An interesting event occurs when Ram gets infatuated by Marcella, a young, beautiful, upper class British lady and falls deeply in love with her. His keen ensnarement with Marcella marks the empathetic synchronisation of Mona’s feelings in Rose; how it feels to be cheated on. Later, Ram is so enmeshed with other English ladies, that he does not get the time to spend time with his wife Mona who is on death-bed suffering from cancer. Such are the terrible fates of wives. Sehgal portrays a baroque description of the plightful state of women in order to acknowledge the problems inside out instead of heading onto a full-fledged remedy without any fruitful awareness.
Some questions may arise as to, was it completely Ram’s patriarchal stronghold that agonised the fate of Rose and Mona? I think the prevailing patriarchy can be a magic weapon for the male population but throughout the ages it has also endorsed Stockholm Syndrome in women. They have grown accustomed to the havoc of patriarchy wreaking on them and have built a defensive cloak around them regarding the patriarchal system. In such a way, we can justify the fatalism in Rose’s yielding to Ram’s influence and her decision to sail to India. She overlooked the consequence of her fate despite knowing well the truth: “ She knows it is walking blind fold off a gang plank into the deep blue sea.” Same do we witness in Mona’s case. Never does she accuse her husband to be disloyal but laments with aid to her belief in astrology and stars, resorting to “calling upon almighty to spell out what she had done in this or past lives to deserve such outrageous treatment.” But we also must gauge on the basis of the preponderate loom of misogynistic male-centric society which would not just allow the women to take a stand even if they want to.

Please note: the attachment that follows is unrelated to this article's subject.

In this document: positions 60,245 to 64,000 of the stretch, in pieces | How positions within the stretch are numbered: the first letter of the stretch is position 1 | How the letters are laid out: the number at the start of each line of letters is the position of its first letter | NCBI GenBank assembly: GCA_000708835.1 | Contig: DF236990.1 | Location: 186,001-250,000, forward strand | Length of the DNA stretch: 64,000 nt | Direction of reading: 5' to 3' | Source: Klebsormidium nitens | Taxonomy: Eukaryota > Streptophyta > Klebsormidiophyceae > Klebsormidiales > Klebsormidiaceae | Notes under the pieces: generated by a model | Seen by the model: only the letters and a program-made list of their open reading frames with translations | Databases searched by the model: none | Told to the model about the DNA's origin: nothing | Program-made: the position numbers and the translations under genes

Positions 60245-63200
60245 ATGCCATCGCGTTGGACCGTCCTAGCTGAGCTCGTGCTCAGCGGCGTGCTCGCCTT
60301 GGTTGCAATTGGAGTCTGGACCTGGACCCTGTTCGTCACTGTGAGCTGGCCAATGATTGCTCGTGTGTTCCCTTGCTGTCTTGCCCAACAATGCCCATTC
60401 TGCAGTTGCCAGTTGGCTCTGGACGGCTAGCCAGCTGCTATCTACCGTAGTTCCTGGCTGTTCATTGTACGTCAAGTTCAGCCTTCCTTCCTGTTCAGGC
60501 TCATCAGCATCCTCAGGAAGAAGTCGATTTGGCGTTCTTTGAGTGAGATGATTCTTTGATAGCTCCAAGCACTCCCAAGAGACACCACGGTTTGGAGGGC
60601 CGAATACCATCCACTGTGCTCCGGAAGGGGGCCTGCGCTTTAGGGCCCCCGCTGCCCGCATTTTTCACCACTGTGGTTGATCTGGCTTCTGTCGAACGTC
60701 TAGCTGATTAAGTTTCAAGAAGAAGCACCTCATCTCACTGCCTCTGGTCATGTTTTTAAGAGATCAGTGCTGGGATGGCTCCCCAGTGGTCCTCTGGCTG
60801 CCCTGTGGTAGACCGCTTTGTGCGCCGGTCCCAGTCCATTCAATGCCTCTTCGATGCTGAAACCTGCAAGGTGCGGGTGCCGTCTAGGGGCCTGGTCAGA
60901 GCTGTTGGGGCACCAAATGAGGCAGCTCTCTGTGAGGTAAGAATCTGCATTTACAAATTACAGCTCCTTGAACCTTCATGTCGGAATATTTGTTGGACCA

We also come across strong figures like Sonali, one of the two protagonists and a young, unmarried, highly educated, civil servant. We can probably give the credit of her strength to the privileges she is born into as a member of the upper class strata. Nonetheless, in contrast with her sister who is the epitome of the stereotypical femininity, she emerges as a character defying conventions. She rejects the adherence of the concept of marriage to her life because the Oxford alumni is well aware of the limitations she would face in the bondage of marriage which can bring ramifications in her priority of venturing into finding the truth and logic in her ever-changing homeland. We as well see Nishi, Dev’s wife or rather Ram’s daughter-in-law, as a woman who elevated herself from grounded sands of nowhere to sharing a dinner table with political and business aristocrats. The novel amalgamated subtly the two social impositions of women in two different eras.
Sehgal’s feministic approach and sheer abhorrence for chauvinistic view of the society breaks through this novel. Rich Like Us makes a sustained and systematic effort to demolish deeply sculpted misogynistic attitudes and upholds Sehgal’s commitment to man-woman relationship which must be based on mutual trust and honest communication as two equal individuals.
As Nayantara Sehgal opines:
“I try to create the virtuous woman — the Modem Sita, if you like. My women are strivers, and aspirers towards freedom, towards goodness, towards a compassionate world.”